Long-Term Mortality in People With Celiac Disease Diagnosed in Childhood Compared With Adulthood: A Population-Based Cohort Study

Masoud Solaymani-Dodaran, M.D., Ph.D., M.P.H.; Joe West, M.B., Ph.D., M.R.C.P.; Richard F.A. Logan, M.B., M.Sc., F.R.C.P.


Am J Gastroenterol. 2007;102(4):864-870. 

In This Article


The increase of long-term mortality, i.e., greater than 5 yr after diagnosis, we have found with childhood-diagnosed celiac disease was fairly unexpected and is in marked contrast to the pattern seen with adult diagnosed disease in our study. All the deaths in children occurred more than 5 yr after diagnosis with the main cause of the increase being deaths from accidents, suicide, and violence, which accounted for about one-third of the 13 excess deaths. An increase of mortality from malignant disease accounted for about a quarter of the excess deaths in childhood-diagnosed disease. In adults the small but persistent long-term increase of mortality was partly attributable to an increased mortality from malignant disease, predominantly gastrointestinal cancer and lymphoma.

Particular strengths of our study are that the cohort is population based and that there has been little loss to follow-up for mortality, with only 5% having been lost or having emigrated. We have been able to estimate the relative increases in mortality rates by comparing the experience of this cohort with regional data and for the first time make long-term comparisons between those people diagnosed with celiac disease in childhood versus those diagnosed as adults. In addition the long-term follow-up has allowed a detailed cause-specific mortality analysis by time since diagnosis, which was not available previously. Potential limitations are that of necessity that the cohort was assembled some time ago and it is possible therefore that because of recent changes in the mode of the diagnosis of celiac disease any excess mortality related to severity of disease at present may be overestimated. Nonetheless, we found no evidence of this when we stratified by decade of diagnosis. In addition, we have made the assumption that dietary restriction was reasonably well adhered to in this group, yet we have no objective evidence to confirm this. It is conceivable that the increased mortality from some malignancies may be restricted to those people who were either not compliant or, perhaps, did not respond to dietary treatment.

Reasons why children diagnosed with celiac disease should be at increased risk of external causes of death are speculative. Some case reports and case series have reported that untreated celiac disease is associated with psychiatric morbidity.[10,11,12] Hallert et al. have reported that adult patients established on a gluten-free diet have a tendency toward a poorer quality of life than the general population or other people with chronic diseases.[13,14] Diagnosing celiac disease early in life has been considered desirable to avoid possible complications of long-term gluten exposure. However, the actual process of labeling a child with celiac disease and requiring them to adhere to a gluten-free diet may be, in some way, detrimental. Some surveys of behavior in children have reported that those with chronic diseases are more likely to be "risk takers" compared with healthy children.[15,16] Children with insulin-dependent diabetes mellitus, for example, do appear to have a slightly increased risk of external causes of death.[17] In contrast, survivors of childhood cancer are not at any excess risk of external cause of death yet they, in general, are not required to take life-long therapy.[18,19,20] Poor adherence to a gluten-free diet and depression or other psychiatric morbidity are likely to be associated. As with other chronic illness we suspect the psychiatric morbidity is likely to result in reduced compliance. However, we cannot exclude the converse, namely, that better dietary adherence might improve any depression or other psychiatric morbidity and make self-harm less likely.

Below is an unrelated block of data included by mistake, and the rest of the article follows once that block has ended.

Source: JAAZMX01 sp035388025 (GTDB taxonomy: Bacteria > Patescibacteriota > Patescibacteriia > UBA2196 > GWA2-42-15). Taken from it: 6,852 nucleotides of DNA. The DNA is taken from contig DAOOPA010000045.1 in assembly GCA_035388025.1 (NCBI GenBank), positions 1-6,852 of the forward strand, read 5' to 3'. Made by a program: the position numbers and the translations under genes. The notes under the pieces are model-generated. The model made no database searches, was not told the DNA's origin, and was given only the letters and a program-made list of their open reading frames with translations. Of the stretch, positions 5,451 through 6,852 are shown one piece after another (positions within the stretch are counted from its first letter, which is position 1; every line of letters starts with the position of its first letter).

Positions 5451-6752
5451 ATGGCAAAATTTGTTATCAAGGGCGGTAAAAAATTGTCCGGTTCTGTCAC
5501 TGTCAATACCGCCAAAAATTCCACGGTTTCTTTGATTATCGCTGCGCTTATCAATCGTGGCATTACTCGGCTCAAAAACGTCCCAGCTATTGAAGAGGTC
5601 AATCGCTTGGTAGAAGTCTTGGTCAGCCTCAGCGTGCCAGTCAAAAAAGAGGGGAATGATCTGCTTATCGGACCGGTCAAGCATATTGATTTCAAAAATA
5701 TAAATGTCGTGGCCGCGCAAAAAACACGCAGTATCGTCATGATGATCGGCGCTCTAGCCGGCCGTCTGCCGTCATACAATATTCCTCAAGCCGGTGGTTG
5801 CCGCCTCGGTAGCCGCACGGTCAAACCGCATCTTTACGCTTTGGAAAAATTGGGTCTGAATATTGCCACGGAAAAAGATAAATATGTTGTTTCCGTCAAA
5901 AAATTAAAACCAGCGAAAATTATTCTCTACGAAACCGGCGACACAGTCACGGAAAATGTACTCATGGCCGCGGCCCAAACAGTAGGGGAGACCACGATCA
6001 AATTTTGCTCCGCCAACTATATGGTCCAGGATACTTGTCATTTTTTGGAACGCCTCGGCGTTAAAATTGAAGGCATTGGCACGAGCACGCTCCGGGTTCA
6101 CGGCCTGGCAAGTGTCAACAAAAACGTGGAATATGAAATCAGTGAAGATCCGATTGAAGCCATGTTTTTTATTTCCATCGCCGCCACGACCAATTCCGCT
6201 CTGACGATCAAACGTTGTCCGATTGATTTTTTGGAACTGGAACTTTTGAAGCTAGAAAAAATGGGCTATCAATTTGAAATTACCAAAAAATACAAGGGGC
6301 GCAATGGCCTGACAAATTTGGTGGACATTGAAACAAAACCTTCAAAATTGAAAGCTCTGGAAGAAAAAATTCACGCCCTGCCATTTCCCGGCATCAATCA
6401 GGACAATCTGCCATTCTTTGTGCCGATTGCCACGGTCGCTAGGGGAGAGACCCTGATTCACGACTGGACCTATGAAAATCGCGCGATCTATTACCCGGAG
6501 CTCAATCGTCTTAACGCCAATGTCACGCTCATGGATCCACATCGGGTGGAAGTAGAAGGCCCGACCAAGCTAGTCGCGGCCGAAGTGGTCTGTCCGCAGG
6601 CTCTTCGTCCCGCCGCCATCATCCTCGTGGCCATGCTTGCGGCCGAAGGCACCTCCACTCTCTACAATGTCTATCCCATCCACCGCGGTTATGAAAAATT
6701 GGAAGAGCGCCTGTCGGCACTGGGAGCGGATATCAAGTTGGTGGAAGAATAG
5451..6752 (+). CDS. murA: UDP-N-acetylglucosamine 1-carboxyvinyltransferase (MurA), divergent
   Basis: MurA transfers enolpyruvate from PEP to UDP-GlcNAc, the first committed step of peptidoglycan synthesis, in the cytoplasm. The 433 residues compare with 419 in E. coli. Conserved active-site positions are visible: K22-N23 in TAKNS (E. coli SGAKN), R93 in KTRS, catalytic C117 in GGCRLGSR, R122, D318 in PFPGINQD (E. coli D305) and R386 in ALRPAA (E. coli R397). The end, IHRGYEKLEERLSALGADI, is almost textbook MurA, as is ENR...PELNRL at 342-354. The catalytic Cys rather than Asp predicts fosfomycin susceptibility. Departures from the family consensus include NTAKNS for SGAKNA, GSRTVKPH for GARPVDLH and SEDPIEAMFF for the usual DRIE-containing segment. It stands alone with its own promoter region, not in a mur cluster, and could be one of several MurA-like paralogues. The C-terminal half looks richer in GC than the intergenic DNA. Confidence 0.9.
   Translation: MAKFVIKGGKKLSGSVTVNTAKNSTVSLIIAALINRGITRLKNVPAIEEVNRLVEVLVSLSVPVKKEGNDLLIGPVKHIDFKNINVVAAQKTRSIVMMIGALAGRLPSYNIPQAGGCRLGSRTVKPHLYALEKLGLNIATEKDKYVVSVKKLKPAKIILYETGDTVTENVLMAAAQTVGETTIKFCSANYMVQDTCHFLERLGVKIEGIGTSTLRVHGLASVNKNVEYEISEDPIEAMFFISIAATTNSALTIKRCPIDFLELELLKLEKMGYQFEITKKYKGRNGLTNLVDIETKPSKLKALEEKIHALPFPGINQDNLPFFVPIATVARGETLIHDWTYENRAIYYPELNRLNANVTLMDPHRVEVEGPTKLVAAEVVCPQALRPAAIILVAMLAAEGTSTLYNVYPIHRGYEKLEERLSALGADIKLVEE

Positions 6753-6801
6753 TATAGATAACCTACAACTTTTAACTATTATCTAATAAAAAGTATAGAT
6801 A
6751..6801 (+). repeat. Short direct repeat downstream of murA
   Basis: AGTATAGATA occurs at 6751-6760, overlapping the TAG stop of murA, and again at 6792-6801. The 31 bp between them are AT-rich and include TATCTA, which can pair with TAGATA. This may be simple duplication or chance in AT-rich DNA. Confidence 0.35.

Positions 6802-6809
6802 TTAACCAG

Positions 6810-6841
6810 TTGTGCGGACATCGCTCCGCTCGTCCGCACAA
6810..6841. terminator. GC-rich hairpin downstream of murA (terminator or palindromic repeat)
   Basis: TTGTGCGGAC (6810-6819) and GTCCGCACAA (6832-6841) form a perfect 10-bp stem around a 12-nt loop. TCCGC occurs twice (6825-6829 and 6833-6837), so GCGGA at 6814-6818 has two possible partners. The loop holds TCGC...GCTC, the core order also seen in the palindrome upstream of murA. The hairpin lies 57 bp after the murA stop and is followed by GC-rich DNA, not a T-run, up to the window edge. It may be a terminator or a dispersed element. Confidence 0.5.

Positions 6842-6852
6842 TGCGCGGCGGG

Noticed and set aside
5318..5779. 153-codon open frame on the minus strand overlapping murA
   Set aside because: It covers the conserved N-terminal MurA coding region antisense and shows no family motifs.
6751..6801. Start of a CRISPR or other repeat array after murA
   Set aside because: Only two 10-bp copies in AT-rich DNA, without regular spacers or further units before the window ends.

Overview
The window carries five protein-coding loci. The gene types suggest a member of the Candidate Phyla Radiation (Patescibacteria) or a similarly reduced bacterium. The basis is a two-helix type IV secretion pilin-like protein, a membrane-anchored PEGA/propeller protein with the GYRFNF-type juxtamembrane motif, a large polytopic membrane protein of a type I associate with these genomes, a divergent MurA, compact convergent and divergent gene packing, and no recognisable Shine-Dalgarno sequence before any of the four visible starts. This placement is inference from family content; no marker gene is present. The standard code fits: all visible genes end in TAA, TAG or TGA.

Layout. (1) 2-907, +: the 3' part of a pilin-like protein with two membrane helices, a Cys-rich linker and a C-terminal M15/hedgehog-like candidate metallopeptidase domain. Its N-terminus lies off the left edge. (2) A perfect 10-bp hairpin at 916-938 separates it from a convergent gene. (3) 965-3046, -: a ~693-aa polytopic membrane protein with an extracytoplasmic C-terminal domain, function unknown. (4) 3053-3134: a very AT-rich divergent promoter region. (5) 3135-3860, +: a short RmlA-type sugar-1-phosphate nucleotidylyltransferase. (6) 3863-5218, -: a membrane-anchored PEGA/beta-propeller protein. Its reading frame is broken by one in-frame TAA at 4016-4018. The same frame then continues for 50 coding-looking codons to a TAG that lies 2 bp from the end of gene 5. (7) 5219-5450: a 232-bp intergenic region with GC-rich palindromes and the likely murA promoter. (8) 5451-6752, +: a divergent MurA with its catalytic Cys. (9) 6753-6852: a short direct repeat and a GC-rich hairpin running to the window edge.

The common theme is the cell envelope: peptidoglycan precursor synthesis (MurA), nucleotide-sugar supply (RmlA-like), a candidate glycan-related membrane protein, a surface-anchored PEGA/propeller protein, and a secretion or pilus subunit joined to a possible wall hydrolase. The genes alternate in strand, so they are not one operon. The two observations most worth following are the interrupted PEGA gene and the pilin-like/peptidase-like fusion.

Our findings for those people diagnosed as adults are similar to recent studies from both the United Kingdom and Sweden in which a 30-40% mortality increase was found.[3,4] Indeed, the decline in mortality risk over time from diagnosis in these studies is remarkably similar to our findings. In these two studies most of the long-term follow-up (i.e., greater than 10 yr) was mainly in people diagnosed as adults, so comparisons between childhood-diagnosed disease and adulthood-diagnosed disease are difficult to interpret. Despite an average follow-up of only 8.1 yr in their cohort Peters et al. did find that those people diagnosed between the ages of 2 and 10 yr had an all-cause SMR of 2.2 (based on 11 deaths), which is not inconsistent with our findings.[3] Compared with other studies our mortality estimates for adults are in general lower,[6,7,8] but the absence of deaths from breast cancer in women is consistent with other studies that have found a substantially reduced incidence of this malignancy in women with celiac disease.[4,21,22] The finding of an increased risk of cerebrovascular disease has also been observed previously.[3,23]

In summary, adults diagnosed with celiac disease had only a reassuringly small increase of long-term mortality, which is, for comparison, only about half that seen in Crohn's disease.[24] In contrast, children diagnosed with celiac disease had an increase of long-term mortality, most of which was difficult to attribute directly to the disease itself. While the absolute mortality increase was small the excess of deaths from accidents, suicides, and violence is cause for concern.

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